Zero made a splash last year with the introduction of the Zero SR, the hot-rodded version of its flagship S model. This year’s news is a little more subdued, but is still highly relevant all the same. Three big improvements will be seen across the entire Zero line for 2015: Showa suspension will now become standard, as will Bosch switchable ABS and Pirelli tires.

The 41mm Showa fork comes in 2mm smaller diameter than the unit it replaces, but otherwise it and the rear shock will feature the same full adjustability and suspension travel as before (6.25in. front/6.35in. rear for the S and SR, 7.0in. front/7.3in. rear on the DS). Front brake rotors on the S, SR and DS increase to 320mm (from 313mm), but interestingly Zero chose to ditch the Nissin twin-piston calipers in favor of J-Juan units. Other than the addition of ABS, the rear 240mm disc and J-Juan single piston caliper remain the same.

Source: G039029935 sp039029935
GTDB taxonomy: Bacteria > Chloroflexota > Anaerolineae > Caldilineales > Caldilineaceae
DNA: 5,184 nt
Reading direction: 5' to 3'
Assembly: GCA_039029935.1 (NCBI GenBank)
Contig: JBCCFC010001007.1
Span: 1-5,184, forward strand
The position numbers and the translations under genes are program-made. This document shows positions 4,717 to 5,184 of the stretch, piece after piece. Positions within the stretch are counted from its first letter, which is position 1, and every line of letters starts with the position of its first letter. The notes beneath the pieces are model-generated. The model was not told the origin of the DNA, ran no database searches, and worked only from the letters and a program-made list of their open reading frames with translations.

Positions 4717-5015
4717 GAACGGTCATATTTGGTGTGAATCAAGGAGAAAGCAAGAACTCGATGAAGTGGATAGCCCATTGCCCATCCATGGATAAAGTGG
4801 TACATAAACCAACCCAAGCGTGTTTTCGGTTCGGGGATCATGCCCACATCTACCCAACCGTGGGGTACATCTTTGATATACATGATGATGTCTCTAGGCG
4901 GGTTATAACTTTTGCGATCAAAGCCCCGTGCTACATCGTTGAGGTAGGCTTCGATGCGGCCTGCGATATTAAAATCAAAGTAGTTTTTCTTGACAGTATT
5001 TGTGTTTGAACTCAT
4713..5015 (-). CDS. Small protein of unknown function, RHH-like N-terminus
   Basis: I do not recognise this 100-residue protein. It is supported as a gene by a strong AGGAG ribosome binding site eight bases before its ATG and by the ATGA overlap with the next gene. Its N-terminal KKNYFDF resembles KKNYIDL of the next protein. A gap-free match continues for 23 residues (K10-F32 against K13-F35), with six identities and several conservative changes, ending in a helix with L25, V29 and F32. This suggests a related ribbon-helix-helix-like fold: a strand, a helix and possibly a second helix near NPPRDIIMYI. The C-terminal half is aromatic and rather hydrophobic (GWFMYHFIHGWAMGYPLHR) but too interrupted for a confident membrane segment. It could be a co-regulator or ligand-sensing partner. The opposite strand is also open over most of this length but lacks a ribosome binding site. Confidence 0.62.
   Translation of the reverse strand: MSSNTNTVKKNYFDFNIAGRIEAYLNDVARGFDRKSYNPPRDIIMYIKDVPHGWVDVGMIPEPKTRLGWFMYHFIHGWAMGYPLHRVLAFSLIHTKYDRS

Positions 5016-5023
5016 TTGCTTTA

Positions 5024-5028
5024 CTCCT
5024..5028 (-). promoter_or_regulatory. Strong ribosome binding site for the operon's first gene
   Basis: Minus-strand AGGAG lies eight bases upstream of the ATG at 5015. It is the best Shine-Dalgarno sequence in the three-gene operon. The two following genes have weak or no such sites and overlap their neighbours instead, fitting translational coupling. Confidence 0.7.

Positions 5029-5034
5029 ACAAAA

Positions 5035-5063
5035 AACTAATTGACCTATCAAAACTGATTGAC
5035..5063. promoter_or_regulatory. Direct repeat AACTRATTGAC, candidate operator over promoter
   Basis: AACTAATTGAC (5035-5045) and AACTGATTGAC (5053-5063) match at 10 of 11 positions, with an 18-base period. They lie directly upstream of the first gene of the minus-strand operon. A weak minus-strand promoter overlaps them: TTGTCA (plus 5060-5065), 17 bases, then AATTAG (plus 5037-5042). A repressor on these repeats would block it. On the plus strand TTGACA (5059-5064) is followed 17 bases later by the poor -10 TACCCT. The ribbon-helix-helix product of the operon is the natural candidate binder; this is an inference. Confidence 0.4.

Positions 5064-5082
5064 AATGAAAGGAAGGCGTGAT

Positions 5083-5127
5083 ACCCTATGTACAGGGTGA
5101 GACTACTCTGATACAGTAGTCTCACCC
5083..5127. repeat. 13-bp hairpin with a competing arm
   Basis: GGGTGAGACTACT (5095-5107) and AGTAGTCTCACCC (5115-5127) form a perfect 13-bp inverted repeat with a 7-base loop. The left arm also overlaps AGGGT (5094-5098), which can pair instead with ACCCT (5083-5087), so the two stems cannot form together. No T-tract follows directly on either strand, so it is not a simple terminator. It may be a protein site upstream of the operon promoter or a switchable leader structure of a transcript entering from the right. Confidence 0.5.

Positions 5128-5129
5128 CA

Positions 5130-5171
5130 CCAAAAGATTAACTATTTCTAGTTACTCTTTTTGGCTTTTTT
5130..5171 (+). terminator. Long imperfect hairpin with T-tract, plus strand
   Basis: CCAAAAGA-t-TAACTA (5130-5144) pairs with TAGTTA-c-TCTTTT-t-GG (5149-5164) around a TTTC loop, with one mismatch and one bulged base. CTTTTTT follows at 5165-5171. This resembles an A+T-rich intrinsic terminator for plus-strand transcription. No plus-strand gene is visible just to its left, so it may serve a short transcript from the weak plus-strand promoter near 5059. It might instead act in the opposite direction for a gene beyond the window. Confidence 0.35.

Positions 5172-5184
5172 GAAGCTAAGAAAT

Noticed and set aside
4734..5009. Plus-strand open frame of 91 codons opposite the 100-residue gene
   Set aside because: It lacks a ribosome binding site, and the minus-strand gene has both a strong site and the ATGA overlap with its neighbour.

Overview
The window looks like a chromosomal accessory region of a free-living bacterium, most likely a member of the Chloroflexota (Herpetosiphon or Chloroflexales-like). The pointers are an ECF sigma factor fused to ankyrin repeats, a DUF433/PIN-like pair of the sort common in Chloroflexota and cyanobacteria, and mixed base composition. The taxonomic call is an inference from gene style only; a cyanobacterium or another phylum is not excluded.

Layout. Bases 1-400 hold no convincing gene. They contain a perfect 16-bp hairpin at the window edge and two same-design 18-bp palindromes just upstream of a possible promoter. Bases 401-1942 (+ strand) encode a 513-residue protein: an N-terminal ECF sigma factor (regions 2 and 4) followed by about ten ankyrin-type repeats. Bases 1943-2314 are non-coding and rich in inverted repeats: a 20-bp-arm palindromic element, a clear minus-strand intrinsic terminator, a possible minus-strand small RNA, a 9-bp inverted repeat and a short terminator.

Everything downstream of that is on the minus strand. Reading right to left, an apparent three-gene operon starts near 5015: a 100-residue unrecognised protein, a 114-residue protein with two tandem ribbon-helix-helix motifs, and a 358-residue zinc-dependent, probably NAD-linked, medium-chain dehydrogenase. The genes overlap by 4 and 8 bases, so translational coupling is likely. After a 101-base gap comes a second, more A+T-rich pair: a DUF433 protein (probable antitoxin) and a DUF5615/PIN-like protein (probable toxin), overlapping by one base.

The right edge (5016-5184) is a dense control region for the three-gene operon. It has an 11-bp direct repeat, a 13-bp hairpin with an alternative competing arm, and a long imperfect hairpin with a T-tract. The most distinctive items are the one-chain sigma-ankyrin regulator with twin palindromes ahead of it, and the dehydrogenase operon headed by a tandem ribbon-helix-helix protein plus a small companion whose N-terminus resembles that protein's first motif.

Read more
Daymak Beast Electric Bike First Ride Review

I receive a lot of notifications about crowd-funding programs related to motorized recreation looking for a little promotion. Most are easily ignored, but once in a while one catches my attention. Recently I received an email about an off-road electric bike that stood out from the crowd – the Daymak Beast.

As luck would have it, Daymak headquarters is not far from my house in Toronto, so I arranged to take some prototypes out for a brief test ride.

With looks that bring the Honda Ruckus to mind, the Beast is unlike any electric bike we’ve seen. It’s far more bicycle than motorcycle, as Daymak is aiming to make it street legal without a license. This means a top speed of about 20 mph and a set of working pedals. This is standard stuff for electric bikes, but a few things set the Beast apart.